Finally, as noise measurements are a bit tricky, their measurement is being performed manually. Fans can have significant variations in speed from their rated values, thus their actual speed during the thermal testing is being recorded via a laser tachometer. The fans (and pumps, when applicable) are being powered via an adjustable, fanless desktop DC power supply and noise measurements are being taken 1 meter away from the cooler, in a straight line ahead from its fan engine. At this point we should also note that the Decibel scale is logarithmic, which means that roughly every 3 dB(A) the sound pressure doubles. Therefore, the difference of sound pressure between 30 dB(A) and 60 dB(A) is not "twice as much" but nearly a thousand times greater. The table below should help you cross-reference our test results with real-life situations.

The noise floor of our recording equipment is 30.2-30.4 dB(A), which represents a medium-sized room without any active noise sources. All of our acoustic testing takes place during night hours, minimizing the possibility of external disruptions.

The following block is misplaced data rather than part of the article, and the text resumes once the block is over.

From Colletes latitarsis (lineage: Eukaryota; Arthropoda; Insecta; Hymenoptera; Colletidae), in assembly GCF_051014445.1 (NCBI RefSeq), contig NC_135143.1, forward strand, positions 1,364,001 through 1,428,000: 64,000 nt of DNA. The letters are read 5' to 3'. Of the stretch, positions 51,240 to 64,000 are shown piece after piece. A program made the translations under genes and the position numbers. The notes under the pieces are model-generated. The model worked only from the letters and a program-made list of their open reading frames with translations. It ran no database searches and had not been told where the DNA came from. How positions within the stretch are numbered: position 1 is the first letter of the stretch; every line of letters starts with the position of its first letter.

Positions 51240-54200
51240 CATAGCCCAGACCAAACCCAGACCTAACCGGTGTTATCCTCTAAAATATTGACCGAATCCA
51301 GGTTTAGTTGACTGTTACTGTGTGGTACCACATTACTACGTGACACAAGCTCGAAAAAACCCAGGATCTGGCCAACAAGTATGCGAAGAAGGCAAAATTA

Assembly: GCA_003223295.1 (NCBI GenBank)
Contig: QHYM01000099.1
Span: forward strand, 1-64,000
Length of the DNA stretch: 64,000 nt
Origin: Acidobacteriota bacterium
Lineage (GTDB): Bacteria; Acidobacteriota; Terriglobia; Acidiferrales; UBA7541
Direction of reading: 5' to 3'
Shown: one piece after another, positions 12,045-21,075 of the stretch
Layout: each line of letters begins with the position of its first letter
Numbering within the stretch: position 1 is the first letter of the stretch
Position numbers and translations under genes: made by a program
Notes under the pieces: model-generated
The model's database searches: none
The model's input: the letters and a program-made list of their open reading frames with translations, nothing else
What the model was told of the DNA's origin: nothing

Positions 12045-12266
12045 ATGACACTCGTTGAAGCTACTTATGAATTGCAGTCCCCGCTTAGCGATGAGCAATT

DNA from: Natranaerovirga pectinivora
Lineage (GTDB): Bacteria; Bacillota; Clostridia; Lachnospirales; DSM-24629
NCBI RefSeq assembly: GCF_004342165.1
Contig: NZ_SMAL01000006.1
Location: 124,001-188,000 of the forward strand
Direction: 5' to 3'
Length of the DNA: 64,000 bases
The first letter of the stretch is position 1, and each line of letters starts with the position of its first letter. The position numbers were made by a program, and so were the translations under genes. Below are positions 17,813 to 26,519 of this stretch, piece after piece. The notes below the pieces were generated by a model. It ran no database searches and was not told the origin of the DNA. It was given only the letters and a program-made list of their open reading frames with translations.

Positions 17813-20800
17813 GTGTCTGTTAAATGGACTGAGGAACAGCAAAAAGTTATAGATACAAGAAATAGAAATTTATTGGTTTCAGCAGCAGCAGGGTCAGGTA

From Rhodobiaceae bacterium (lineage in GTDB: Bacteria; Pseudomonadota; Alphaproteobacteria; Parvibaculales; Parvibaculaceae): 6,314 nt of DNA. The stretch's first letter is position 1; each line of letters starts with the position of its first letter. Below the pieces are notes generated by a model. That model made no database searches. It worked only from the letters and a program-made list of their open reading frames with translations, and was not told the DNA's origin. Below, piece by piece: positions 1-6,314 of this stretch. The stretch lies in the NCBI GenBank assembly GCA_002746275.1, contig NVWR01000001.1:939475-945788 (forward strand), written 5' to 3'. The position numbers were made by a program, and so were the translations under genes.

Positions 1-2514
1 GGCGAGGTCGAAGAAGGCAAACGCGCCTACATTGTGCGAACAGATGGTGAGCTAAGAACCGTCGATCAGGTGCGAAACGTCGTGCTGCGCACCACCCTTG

<35dB(A) Virtually inaudible
35-38dB(A) Very quiet (whisper-slight humming)
38-40dB(A) Quiet (relatively comfortable - humming)
40-44dB(A) Normal (humming noise, above comfortable for a large % of users)
44-47dB(A)* Loud* (strong aerodynamic noise)
47-50dB(A) Very loud (strong whining noise)
50-54dB(A) Extremely loud (painfully distracting for the vast majority of users)
>54dB(A) Intolerable for home/office use, special applications only.

*noise levels above this are not suggested for daily use

Introduction, Packaging & Bundle Testing Results
Comments Locked


View All Comments

  • whatthe123 - Friday, January 15, 2021 - link

    It's really more about the pump than the thickness. Other non-asetek pump solutions like the new lian li and EK perform basically the same as the liquid freezer 2. you'd need a really large die and a lot of power pulled through it before the rad became the real differentiating factor.
  • Tunnah - Friday, January 15, 2021 - link

    What would be an interesting test is to see the temperatures with the fans running minimum speeds. I prefer quiet over temps so my 3700X/NH-D14 with 2 fans run at 300RPM-600RPM to keep it around 60c, and only spin up if it goes up to 80c. Been thinking about getting a beefier cooler so I can keep it cooler at the same sort of fan speeds.
  • lorribot - Friday, January 15, 2021 - link

    Whilst maximum cooling potential is useful for those that can configure the system in a certain way (hide in a cupboard) it is not practical for most people, what would really good is temps and fan speed at a given noise level, such as 30db, 32db and 35db, then, given your personal preference/tolerance you would then buy based on performance at your prefered sound threshold and set fans to an appropriate speed. Using 7 volts an 12 volts is pretty pointless.